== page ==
Topic:   DEPARTMENT OF CITIZENSHIP AND IMMIGRATION
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PC

William McLean Hamilton

Progressive Conservative

Mr. Hamilton (Notre Dame de Grace):

Be

that as it may, we have the situation in which the minister says, "I do not attempt to review what has gone through our citizenship courts". And then we find that subsequently he sees fit to reverse 162 of those recommendations. To me, that is a clear-cut indication that in certain cases, for whatever reason, he chooses to reverse the findings of the citizenship court.

Topic:   DEPARTMENT OF CITIZENSHIP AND IMMIGRATION
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LIB

John Whitney Pickersgill (Minister of Citizenship and Immigration)

Liberal

Mr. Pickersgill:

It is not a question of reversing at all. I wish the hon. gentleman

would use the proper terms as they are used in the act. There is a recommendation and the recommendation is accepted or it is not. There is no reversing of anything.

Topic:   DEPARTMENT OF CITIZENSHIP AND IMMIGRATION
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PC

William McLean Hamilton

Progressive Conservative

Mr. Hamilton (Notre Dame de Grace):

agree with the minister that he refused to go along with the recommendation of the citizenship court. I am prepared to accept that.

Now, Mr. Chairman, we will all remember from the evidence introduced when this item was last debated it was apparent that this citizenship application went through with the minimum of delay

Topic:   DEPARTMENT OF CITIZENSHIP AND IMMIGRATION
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LIB

John Whitney Pickersgill (Minister of Citizenship and Immigration)

Liberal

Mr. Pickersgill:

That, sir, is not true, either. This application was considered on April 16 and the certificate was not signed until April 28. I could give many instances where it had been done much more quickly than that, several times at the request of certain hon. gentlemen opposite.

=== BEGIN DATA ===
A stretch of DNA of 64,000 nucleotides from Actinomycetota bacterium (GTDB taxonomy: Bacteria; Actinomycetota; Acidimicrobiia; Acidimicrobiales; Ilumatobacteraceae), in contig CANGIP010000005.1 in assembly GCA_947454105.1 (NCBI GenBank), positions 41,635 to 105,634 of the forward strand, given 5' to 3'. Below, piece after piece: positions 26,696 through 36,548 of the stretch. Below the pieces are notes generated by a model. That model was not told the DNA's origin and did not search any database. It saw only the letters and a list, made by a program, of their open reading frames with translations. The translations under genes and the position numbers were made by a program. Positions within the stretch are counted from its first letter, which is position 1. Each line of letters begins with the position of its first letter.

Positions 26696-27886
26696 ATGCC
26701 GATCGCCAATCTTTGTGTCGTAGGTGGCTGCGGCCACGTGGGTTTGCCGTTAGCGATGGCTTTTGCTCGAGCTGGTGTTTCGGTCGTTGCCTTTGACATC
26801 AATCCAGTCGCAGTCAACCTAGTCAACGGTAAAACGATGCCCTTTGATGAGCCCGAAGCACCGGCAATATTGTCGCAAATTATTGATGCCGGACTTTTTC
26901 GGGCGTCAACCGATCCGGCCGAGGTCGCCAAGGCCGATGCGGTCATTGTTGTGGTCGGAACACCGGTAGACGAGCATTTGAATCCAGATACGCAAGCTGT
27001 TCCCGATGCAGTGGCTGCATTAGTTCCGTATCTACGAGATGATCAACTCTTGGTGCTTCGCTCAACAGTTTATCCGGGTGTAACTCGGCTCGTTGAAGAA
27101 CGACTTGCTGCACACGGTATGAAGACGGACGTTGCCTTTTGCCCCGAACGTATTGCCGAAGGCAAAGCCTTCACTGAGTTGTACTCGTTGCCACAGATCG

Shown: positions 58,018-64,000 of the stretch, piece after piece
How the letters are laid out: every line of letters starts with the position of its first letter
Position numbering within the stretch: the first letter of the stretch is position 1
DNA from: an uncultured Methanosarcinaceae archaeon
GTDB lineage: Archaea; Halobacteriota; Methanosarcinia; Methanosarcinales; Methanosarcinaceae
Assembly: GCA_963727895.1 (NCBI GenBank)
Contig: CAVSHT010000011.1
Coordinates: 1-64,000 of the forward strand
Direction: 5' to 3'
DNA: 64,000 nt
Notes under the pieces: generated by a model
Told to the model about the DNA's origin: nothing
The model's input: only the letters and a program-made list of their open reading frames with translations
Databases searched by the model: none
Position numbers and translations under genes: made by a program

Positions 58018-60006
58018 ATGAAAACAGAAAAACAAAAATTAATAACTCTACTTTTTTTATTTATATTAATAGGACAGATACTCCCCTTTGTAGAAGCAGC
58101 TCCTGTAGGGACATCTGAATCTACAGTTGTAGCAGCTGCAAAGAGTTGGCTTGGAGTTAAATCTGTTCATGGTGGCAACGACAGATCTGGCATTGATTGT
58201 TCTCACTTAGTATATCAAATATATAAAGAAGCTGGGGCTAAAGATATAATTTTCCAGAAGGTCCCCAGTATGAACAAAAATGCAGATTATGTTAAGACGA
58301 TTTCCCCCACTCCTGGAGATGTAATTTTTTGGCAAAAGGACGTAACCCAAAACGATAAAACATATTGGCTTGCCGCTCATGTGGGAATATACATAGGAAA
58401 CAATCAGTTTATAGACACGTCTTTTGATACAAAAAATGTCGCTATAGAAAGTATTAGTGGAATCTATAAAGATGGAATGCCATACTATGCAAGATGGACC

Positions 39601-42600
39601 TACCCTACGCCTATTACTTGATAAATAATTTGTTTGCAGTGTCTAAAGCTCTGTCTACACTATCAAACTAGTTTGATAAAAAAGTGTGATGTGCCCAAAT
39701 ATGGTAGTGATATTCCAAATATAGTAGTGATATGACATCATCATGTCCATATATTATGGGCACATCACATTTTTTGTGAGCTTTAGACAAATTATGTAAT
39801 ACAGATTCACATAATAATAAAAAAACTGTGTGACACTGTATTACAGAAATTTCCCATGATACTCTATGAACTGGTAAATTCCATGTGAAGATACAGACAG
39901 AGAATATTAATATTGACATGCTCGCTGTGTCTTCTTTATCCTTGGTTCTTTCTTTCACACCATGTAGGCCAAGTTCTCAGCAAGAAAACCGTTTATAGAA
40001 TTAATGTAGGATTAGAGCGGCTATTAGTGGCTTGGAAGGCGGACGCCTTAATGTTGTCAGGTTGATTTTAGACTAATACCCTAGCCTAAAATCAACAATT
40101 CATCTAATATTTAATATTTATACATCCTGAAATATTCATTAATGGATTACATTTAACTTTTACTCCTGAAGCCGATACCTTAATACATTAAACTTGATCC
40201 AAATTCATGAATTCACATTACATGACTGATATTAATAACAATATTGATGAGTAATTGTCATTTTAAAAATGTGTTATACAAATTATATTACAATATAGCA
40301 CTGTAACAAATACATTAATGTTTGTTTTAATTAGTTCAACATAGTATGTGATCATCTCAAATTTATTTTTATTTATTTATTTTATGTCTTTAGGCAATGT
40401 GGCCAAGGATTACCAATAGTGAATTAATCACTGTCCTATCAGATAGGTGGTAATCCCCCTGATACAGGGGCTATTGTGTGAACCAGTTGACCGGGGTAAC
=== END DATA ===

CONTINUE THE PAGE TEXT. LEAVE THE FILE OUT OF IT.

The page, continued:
Topic:   DEPARTMENT OF CITIZENSHIP AND IMMIGRATION
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PC

William McLean Hamilton

Progressive Conservative

Mr. Hamilton (Notre Dame de Grace):

One

asks oneself-at least I certainly do-why this citizenship application should have been processed with such speed because the minister will, I think, agree with me that while other applications may have been processed speedily, this application was processed much more speedily than the average in the department.

Topic:   DEPARTMENT OF CITIZENSHIP AND IMMIGRATION
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LIB

John Whitney Pickersgill (Minister of Citizenship and Immigration)

Liberal

Mr. Pickersgill:

I do not think, sir, the average is much more than 12 days.

Topic:   DEPARTMENT OF CITIZENSHIP AND IMMIGRATION
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PC

William McLean Hamilton

Progressive Conservative

Mr. Hamilton (Notre Dame de Grace):

In

that case, Mr. Chairman, it indicates that the average application in the citizenship department is being processed and citizenship papers put out on a Saturday morning. Since an average represents 50 per cent of the work, we have the peculiar situation in which the minister's department is doing most of its work on a Saturday morning, and he himself knows how foolish that is.

Topic:   DEPARTMENT OF CITIZENSHIP AND IMMIGRATION
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LIB

John Whitney Pickersgill (Minister of Citizenship and Immigration)

Liberal

Mr. Pickersgill:

I do more work on Saturdays than on most other days every week in the year.

Topic:   DEPARTMENT OF CITIZENSHIP AND IMMIGRATION
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PC

William McLean Hamilton

Progressive Conservative

Mr. Hamilton (Notre Dame de Grace):

question why this application was handled so expediently and so successfully in the light of certain questions regarding it. One wonders how this could be done. I think one of the ways perhaps to do it is to have a good attorney, someone representing the applicant who is familiar with the procedures. That caused me to look back and find out who handled this particular application. I thought it might be of some value to people who wanted this sort of treatment in the future. I discovered that the person who appeared for this applicant before the citizenship court

Supply-Citizenship and Immigration in Montreal was none other than Mr. Paul F. Renault, of the firm of McMichael, Common, Howard, Cate, Ogilvy and Bishop, of Montreal. It is interesting, Mr. Chairman, because if this is the same Paul F. Renault who is so engaged and working with that firm, he is a nephew of the Prime Minister, and that establishes-

Topic:   DEPARTMENT OF CITIZENSHIP AND IMMIGRATION
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August 11, 1956